In this post-George Floyd/Breonna Taylor world, white Americans must finally begin to speak to each other about the negative impact of racism in their lives. The painful difficulty of this in-group conversation notwithstanding, they must confront their own personal, as well as their group insecurities. They must ask, “How did the social system based on skin color as the essential requirement for advancement distort their sense of the true reality of what has always been a multi-racial world?” Welsing writes, “If they are sincere in their attempts to stop the practices of white supremacy (racism) …, whites may be able to find methods to do so once the cause is understood.” This is not about hating or shaming or blaming the current generation of white people. In the same way that black people must ask ourselves, “What kind of seeds did our ancestors sow such that we, their descendants, reaped dispersal, enslavement and colonization?” This present-day racial reckoning is about white people recognizing and accepting the mess their ancestors have left for them to clean up.
The human family has always been diverse and the people that describe themselves as white have always been in the numerical minority. However, as explorers and as colonizers, they fashioned an historical narrative that cynically transformed their brutality and their greed into the Big Lie of presenting themselves as the guardians of civilization. The hijacking of the North American continent, the near extermination of the indigenous peoples, the enslavement of the Africans and the exploitation of their own indentured servant classes have all been cast in the heroic language of democracy building and manifest destiny. It is on this basic level that Americans fear their own historical truths. They have deluded themselves into believing that ignoring or whitewashing the real story will make it go away. They depend on their victims to forgive and to forget in silent suffering. They have perfected the art of engaging in what can only be described as “strategic stupidity.” They have weaponized their ignorance into a willful blindness.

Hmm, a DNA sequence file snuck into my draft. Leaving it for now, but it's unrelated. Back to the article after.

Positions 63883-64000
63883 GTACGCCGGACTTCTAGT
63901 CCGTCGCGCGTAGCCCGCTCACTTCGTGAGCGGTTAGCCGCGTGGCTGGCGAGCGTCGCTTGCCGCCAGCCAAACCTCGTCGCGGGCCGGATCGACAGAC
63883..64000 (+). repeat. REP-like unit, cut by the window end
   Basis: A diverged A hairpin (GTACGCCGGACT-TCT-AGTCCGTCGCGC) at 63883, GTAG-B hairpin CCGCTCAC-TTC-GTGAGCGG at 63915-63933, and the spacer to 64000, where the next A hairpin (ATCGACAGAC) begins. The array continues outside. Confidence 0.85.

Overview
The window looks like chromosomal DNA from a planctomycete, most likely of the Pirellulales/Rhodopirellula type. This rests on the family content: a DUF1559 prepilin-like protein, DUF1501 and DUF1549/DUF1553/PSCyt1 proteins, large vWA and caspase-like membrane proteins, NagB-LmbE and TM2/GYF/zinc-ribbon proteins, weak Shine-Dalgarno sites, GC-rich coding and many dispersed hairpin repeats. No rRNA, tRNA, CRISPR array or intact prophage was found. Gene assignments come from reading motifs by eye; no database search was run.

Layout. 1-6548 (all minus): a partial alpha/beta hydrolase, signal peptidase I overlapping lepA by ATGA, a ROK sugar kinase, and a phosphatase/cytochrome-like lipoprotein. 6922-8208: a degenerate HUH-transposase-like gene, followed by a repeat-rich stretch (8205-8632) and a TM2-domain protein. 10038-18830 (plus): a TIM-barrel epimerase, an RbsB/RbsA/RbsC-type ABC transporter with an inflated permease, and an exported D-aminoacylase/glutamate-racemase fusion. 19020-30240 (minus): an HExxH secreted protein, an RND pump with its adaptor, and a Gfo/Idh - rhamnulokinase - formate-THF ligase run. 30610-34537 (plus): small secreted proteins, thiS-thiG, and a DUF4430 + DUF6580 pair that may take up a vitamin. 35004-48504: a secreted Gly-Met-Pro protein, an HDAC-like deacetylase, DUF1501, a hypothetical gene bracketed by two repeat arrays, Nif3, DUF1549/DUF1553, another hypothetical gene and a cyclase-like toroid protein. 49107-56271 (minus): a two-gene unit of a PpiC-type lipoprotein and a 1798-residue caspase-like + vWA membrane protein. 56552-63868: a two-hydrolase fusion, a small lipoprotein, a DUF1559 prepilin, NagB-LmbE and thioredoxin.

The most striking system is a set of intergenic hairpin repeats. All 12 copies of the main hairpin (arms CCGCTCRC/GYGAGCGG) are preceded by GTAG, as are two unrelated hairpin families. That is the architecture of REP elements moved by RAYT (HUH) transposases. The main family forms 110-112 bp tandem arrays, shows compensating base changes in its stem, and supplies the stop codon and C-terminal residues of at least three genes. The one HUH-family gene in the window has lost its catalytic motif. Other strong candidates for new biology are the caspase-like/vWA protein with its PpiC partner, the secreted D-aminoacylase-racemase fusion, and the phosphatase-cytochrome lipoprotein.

I imagine some readers will accuse me of being “divisive” or being “a racist in reverse.” I overstand. I can only say that this nation has been divided from the very beginning. America’s racial, class and religious divisions were established by the Founding Fathers. On that note, I leave you with these troubled thoughts from the Thomas Jefferson they neglect to teach in school. He understood seeds were being sown that would one day reap a bitter fruit:
“Deep rooted prejudices entertained by the whites; ten thousand recollections, by the blacks, of the injuries they have sustained; new provocations; the real distinctions which nature has made; and many other circumstances, will divide us into parties, and produce convulsions which will probably never end but in the extermination of the one or the other race.” ( Notes on the State of Virginia, 1782)
“I advance it, therefore, as a suspicion only, that the blacks, whether originally a distinct race, or made distinct by time or circumstances, are inferior to the whites in the endowments of both body and mind.” (Notes on the State of Virginia, 1782)
“Indeed I tremble for my country when I reflect that God is just; that his justice cannot sleep forever….” (Notes on the State of Virginia, 1782)
“What a stupendous, what an incomprehensible machine is man! who can endure toil, famine, stripes, imprisonment, or death itself in vindication of his own liberty, and the
next moment be deaf to all those motives whose power supported him thro’ his trial, and inflict on his fellow men a bondage, one hour of which is fraught with more misery than ages of that which he rose in rebellion to oppose.” (Extract from Thomas Jefferson to Jean Nicolas Demeunier, 1786)